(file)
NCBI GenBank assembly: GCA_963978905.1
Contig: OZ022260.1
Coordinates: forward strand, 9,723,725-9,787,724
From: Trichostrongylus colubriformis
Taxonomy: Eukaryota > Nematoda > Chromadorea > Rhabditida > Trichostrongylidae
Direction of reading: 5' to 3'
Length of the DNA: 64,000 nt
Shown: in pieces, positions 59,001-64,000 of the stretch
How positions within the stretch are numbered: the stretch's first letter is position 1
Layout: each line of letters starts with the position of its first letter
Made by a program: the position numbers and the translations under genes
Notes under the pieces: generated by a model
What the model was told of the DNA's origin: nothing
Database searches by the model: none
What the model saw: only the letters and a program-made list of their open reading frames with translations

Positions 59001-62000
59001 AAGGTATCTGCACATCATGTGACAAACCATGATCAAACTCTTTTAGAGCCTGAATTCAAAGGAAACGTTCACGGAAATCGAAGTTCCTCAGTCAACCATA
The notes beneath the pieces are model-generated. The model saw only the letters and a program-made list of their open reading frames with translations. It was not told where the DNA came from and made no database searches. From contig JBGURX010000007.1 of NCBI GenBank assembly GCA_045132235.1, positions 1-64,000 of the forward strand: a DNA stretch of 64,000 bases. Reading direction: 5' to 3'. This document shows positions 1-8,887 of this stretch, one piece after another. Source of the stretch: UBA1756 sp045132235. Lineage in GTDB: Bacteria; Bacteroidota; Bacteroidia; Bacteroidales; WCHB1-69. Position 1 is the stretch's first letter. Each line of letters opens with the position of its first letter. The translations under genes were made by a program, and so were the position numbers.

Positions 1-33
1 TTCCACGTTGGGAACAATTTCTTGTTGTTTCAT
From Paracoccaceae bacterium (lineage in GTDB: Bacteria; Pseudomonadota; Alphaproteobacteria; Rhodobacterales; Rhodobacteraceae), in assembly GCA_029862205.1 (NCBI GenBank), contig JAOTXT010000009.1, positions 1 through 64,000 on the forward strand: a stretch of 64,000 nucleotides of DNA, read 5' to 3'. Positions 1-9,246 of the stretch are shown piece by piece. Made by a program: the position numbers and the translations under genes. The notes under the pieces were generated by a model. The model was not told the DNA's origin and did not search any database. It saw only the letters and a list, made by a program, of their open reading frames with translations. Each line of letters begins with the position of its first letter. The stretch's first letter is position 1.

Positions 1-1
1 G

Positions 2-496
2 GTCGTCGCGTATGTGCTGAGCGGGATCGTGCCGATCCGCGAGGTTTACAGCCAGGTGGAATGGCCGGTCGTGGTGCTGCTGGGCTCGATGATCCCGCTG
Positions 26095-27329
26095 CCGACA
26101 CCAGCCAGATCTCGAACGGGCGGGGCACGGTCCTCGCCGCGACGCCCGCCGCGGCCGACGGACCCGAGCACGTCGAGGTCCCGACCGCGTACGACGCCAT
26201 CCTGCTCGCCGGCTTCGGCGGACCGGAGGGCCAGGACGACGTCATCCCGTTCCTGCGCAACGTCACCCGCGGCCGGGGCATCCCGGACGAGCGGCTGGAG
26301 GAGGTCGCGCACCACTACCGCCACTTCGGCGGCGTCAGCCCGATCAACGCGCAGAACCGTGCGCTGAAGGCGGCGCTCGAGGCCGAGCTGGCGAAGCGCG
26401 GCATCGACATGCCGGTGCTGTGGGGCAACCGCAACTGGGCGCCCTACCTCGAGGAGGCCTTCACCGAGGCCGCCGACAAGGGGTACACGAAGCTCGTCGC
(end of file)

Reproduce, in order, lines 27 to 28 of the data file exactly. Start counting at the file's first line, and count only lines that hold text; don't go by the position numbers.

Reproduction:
26095 CCGACA
26101 CCAGCCAGATCTCGAACGGGCGGGGCACGGTCCTCGCCGCGACGCCCGCCGCGGCCGACGGACCCGAGCACGTCGAGGTCCCGACCGCGTACGACGCCAT